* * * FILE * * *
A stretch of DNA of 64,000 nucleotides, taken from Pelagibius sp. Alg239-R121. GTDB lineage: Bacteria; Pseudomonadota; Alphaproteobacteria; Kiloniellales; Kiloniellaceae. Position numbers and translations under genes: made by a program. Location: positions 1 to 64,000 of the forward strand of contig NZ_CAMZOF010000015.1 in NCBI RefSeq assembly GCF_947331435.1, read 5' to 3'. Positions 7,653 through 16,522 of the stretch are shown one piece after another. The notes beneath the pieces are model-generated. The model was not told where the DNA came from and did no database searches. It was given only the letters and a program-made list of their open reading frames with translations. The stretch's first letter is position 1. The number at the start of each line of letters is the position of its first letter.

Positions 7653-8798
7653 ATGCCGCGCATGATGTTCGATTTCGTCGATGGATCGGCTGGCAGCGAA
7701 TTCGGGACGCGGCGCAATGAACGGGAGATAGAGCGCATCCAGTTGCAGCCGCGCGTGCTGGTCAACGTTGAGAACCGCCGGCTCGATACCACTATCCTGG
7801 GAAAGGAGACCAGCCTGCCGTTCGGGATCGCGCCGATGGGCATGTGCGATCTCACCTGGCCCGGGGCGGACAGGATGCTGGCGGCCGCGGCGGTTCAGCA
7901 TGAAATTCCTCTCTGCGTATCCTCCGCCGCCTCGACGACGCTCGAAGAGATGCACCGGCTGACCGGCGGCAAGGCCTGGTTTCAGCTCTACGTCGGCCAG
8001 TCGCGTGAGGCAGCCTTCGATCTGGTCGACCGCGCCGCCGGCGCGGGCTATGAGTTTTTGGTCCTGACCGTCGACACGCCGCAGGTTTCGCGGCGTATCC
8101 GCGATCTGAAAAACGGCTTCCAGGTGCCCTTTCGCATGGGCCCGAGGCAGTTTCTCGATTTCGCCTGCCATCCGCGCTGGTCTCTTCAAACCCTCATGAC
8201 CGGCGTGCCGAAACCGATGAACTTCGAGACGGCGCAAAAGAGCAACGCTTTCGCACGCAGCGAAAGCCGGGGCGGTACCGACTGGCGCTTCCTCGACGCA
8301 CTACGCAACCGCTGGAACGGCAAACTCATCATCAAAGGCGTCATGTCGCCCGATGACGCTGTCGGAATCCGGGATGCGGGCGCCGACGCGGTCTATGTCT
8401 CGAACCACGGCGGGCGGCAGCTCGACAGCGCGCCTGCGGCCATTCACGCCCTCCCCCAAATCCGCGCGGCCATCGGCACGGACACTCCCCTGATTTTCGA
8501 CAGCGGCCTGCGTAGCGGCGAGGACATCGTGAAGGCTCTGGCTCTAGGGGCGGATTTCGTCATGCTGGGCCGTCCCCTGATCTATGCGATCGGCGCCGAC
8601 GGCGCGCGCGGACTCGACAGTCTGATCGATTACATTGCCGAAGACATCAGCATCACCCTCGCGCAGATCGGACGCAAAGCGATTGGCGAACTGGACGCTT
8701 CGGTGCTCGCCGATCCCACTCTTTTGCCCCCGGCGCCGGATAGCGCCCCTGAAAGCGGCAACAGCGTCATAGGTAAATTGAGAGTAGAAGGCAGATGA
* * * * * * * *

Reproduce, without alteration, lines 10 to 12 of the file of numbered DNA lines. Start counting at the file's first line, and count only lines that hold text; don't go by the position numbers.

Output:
8301 CTACGCAACCGCTGGAACGGCAAACTCATCATCAAAGGCGTCATGTCGCCCGATGACGCTGTCGGAATCCGGGATGCGGGCGCCGACGCGGTCTATGTCT
8401 CGAACCACGGCGGGCGGCAGCTCGACAGCGCGCCTGCGGCCATTCACGCCCTCCCCCAAATCCGCGCGGCCATCGGCACGGACACTCCCCTGATTTTCGA
8501 CAGCGGCCTGCGTAGCGGCGAGGACATCGTGAAGGCTCTGGCTCTAGGGGCGGATTTCGTCATGCTGGGCCGTCCCCTGATCTATGCGATCGGCGCCGAC